Archive for January, 2017
After Hastings, the next event on the European chess circuit is that held in the Dutch village of Wijk aan Zee, (pop. 2,400) but sponsored by the nearby steelworks, formerly Hoogovens, then Corus and now Tata.
The top Masters Section reads like the membership of some exotic United Nations committee, namely M. Carlsen, (Norway). W. So (Philippines-born). S. Karjakin, I. Nepomniachtchi & D. Andreikin (all Russia); L. Aronian (Armenia); P. Harikrishna & B. Adhiban (both India): P. Eljanov (Ukraine); R. Wojtaszek (Poland); Y. Wei (China); R. Rapport (Hungary); L. Van Wely & A. Giri (both Netherlands). Even the “local” player, Anish Giri, has a Nepalese father, Russian mother and spent much of his childhood in Japan.
Here is his Rd. 6 win after 5 draws.
White: Anish Giri (2773). Black: Ian Nepomniachtchi (2767)
Sicilian Defence – Najdorf Var. [B91]
1.e4 c5 2.Nf3 d6 3.d4 cxd4 4.Nxd4 Nf6 5.Nc3 a6 6.g3 e5 7.Nde2 Be7 8.Bg2 Nbd7 9.a4 b6 10.Nd5 Nxd5 11.Qxd5 Rb8 12.Nc3 0–0 13.0–0 Bb7 14.Qd1 Rc8 15.Re1 h6 16.Bh3 Rc6 White sees how to win a pawn and disrupt Black’s defences. 17.Bxh6! gxh6 18.Qg4+ Bg5 19.Qxd7 Qxd7 20.Bxd7 Rc7 21.Bf5 Bd2 22.Red1 Bxc3 23.bxc3 Rd8 24.Rab1 Rc6 25.f4 exf4 26.e5 Bc8 27.Be4 Rxc3 28.Rxd6 Rxd6 29.exd6 Rc4 If 29…fxg3 30.Rxb6 30.Bd3 Rc6 31.Rd1 setting a trap – if 31…Rxd6 32.Bh7+ winning the rook. 32.Bxa6 fxg3 33.hxg3 and the advanced d-pawn will prove decisive. 1–0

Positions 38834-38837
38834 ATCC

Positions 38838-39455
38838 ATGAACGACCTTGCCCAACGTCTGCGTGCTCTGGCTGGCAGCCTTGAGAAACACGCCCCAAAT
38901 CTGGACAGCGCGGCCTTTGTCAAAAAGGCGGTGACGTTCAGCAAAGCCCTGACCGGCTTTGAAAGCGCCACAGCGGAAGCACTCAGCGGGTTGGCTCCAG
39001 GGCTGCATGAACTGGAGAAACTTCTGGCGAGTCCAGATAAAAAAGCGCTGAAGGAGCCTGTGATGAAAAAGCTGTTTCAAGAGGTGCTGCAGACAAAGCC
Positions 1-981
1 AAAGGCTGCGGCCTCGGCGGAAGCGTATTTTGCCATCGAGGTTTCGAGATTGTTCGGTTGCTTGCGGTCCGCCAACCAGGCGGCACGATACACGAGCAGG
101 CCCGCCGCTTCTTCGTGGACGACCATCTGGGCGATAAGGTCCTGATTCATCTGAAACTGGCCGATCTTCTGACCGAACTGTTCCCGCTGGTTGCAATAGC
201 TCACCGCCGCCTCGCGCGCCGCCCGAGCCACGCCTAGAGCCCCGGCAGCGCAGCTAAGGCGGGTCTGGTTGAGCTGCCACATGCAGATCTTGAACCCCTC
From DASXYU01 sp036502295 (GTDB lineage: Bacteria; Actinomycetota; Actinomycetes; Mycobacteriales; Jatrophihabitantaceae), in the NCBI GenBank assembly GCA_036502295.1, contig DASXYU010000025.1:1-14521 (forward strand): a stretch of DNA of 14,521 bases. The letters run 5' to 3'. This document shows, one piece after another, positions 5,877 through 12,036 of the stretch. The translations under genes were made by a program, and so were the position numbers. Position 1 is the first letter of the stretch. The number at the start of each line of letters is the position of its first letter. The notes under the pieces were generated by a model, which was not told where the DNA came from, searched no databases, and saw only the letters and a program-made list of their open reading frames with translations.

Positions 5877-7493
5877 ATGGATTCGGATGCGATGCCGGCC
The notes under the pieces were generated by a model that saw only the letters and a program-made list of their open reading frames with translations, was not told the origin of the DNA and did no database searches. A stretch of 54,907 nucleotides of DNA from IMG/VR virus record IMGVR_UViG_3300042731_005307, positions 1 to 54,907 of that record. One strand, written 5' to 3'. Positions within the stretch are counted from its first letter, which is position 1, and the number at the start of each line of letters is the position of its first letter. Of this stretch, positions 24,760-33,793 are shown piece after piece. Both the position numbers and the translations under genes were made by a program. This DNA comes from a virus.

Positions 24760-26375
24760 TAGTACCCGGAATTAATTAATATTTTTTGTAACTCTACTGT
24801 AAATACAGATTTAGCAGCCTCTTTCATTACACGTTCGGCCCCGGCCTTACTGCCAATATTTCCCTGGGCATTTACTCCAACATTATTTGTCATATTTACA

The solution to last week’s 2-mover was 2.Ra4! and whatever Black tries will be met by different mates.
The final round of the British Chess Problem Solving Championship takes place on Saturday 18th February at Eton College. The competition started last summer with the publication of the “Starter Problem”, in this case a 2-mover by John Rice. Prospective competitors were invited to send in their solutions, and those with the correct key move were sent a set of 8 further problems of varying types and difficulty, to be returned to the organiser by the end of November. Anyone with a good score was invited to the final. The list of qualifiers for this year may be found on the event website.
Here is that starter problem from June 2016, the solution to which was 1.Qb4! threatening 2.Qc4#. Black’s 5 efforts to escape and White’s replies were as follows: 1…Rxb4 2. Nxb4#.
Incorrect solutions submitted, together with Black’s refutations, were as follows:-
1.Qxg5? 1…B any move!
1.Qa5? 1…B any move! & 1…Nf5!
1.Qe2? 1…Be3! & 1…Nf5!
1.Rc5+? 1…Bxc5! & 1…Rxc5!
Simon Bartlett, one of the most regular figures on the schess scene in Devon & Cornwall, passed away on Wednesday evening, after a short but brave fight against an aggressive form of cancer.
His great friend over the years, Ivor Annetts, broke the news yesterday morning, as follows:-
It saddens me greatly to have to inform you that my dear friend, Simon Bartlett, passed away last evening. His partner, Margaret, telephoned me with the news this morning.
As you probably know, in August last year he was diagnosed with an incurable brain tumour and was given between three and sixth months to live; he managed four and a bit.
Simon was a self-confessed chess obsessive. You will have come to know him because of that. He would have been 63 in just over two weeks time.